ÃÂÃ ÃÂÃ ÃÂÃ ÃÂÃ ÃÂÃ ÃÂÃ ÃÂÃ ÃÂÃ Almost all heroes follow a formula. This framework is subject to some degree of variation, but it holds true to many of Hamilton's stories retold in Mythology. The three stages of a hero, the separation, the initiation, and the return, are demonstrated in the story of Perseus.
ÃÂÃ ÃÂÃ ÃÂÃ ÃÂÃ ÃÂÃ ÃÂÃ ÃÂÃ ÃÂÃ The separation is the begging of the quest. This starts with the heroes decision to depart from the known world, or him being forced out of his usual realm. In the case if Perseus, he is forced out of a world he never knew. When Danae gives birth to a son, Perseus, Acrisius, Danae's father, locks Danae and Perseus in a chest and casts it out into the sea. Danae and Perseus wash up at the home of Dictys. Note- Hamilton hints that The Fates or Zeus might have willed their safe journey. Most heroes have powerful friends that help them. Perseus is a model hero and demonstrates the separation.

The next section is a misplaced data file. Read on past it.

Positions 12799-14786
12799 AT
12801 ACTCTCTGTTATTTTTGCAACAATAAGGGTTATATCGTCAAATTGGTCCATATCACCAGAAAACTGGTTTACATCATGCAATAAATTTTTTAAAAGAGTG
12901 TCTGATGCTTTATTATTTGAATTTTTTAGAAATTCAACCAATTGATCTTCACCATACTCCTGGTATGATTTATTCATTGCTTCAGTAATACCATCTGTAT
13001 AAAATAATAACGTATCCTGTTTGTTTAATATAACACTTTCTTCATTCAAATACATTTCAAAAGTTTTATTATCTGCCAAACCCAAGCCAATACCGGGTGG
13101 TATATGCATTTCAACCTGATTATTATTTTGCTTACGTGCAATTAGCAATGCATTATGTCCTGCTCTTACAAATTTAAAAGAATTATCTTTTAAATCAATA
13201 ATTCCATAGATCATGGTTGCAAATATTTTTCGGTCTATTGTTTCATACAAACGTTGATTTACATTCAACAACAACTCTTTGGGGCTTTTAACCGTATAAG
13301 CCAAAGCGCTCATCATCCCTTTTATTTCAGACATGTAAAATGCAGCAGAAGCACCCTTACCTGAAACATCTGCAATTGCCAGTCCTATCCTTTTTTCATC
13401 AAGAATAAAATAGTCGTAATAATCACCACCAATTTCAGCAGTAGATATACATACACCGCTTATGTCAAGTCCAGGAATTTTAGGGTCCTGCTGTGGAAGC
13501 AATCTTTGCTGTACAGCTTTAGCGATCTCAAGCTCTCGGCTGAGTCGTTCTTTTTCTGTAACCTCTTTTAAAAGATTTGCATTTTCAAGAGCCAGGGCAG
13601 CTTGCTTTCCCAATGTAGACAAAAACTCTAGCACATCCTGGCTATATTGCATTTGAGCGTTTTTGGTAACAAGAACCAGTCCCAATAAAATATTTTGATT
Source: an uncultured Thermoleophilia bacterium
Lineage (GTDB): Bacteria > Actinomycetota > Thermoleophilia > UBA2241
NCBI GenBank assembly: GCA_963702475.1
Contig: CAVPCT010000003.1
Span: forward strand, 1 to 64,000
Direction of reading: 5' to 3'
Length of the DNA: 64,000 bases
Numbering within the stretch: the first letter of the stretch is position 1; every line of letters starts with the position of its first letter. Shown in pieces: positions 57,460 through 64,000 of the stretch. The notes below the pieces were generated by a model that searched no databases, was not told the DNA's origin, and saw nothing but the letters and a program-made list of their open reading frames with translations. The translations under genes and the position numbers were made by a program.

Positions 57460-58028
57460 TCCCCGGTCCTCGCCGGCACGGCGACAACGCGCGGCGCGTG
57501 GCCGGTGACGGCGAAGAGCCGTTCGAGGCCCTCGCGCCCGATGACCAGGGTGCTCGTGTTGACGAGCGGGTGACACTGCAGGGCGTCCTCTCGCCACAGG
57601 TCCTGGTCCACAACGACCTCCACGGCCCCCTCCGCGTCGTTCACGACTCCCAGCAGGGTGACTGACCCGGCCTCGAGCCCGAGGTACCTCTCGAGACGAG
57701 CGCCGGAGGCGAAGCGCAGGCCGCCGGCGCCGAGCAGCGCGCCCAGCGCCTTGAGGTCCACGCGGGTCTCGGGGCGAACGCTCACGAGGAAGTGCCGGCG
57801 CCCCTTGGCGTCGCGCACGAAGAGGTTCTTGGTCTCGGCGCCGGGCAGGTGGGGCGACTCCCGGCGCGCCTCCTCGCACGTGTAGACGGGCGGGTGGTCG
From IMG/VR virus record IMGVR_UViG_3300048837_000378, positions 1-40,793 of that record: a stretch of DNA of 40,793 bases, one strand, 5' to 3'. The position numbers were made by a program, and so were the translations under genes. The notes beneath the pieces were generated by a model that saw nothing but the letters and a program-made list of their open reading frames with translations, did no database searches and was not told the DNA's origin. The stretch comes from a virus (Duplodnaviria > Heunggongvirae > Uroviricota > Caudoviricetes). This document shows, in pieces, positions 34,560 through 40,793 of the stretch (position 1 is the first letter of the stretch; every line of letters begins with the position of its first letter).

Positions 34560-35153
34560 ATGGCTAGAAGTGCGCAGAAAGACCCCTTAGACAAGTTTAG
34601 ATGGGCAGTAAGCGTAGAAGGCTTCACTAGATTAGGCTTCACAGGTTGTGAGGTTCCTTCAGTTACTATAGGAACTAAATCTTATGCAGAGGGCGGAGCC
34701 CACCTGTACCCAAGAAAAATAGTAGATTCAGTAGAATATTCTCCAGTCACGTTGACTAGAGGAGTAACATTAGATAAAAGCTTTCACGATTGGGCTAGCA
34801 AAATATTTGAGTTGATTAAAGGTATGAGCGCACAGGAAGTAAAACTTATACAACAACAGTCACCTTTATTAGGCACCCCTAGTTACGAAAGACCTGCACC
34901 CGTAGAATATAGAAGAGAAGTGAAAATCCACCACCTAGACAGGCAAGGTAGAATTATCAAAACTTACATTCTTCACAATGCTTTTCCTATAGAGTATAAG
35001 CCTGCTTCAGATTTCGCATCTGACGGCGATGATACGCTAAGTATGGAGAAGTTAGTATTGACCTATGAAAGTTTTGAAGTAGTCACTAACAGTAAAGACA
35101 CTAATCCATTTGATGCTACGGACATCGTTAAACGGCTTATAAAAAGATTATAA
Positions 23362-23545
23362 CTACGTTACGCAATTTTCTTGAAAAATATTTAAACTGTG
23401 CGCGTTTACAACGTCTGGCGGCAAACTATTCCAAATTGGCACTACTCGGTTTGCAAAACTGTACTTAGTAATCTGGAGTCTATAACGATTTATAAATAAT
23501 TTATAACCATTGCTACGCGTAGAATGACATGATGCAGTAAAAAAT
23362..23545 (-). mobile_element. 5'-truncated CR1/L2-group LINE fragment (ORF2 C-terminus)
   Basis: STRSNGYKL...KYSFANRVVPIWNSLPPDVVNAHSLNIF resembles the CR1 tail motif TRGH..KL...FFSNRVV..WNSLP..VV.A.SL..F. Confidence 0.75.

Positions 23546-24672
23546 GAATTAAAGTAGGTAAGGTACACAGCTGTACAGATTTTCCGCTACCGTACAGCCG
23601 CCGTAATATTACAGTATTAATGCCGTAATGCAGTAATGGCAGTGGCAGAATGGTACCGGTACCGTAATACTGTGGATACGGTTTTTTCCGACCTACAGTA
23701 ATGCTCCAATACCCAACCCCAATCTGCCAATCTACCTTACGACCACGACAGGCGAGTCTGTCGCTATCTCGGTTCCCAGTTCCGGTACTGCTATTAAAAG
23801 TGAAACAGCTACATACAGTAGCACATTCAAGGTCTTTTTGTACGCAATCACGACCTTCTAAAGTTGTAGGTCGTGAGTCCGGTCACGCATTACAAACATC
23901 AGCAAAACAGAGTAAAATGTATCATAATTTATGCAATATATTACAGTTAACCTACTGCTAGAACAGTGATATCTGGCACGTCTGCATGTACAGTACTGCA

ÃÂÃ ÃÂÃ ÃÂÃ ÃÂÃ ÃÂÃ ÃÂÃ ÃÂÃ ÃÂÃ Beyond the threshold the hero enters a new world. The initiation is the period of nonentity. The enemy or task is usually introduced here. In Perseus' case, Polydectes wants to get rid of Perseus so he can marry Danae. Polydectes convinces Perseus to try to kill Medusa, an impossible feat for a mortal. The gods favor Perseus, however. As in most heroes, they usually have a magical helper. He receives a shield from Athena, a sword from Hermes, and information about the location of the nymphs, the only ones who know how to kill Medusa. As Hamilton points out, Perseus's story is almost a fairy tale. Hermes and Athena tell Perseus almost precisely what to do. Once Perseus locates the Nymphs, he is given winged sandals that allow him to fly, a wallet that will hold anything, and a cap that makes...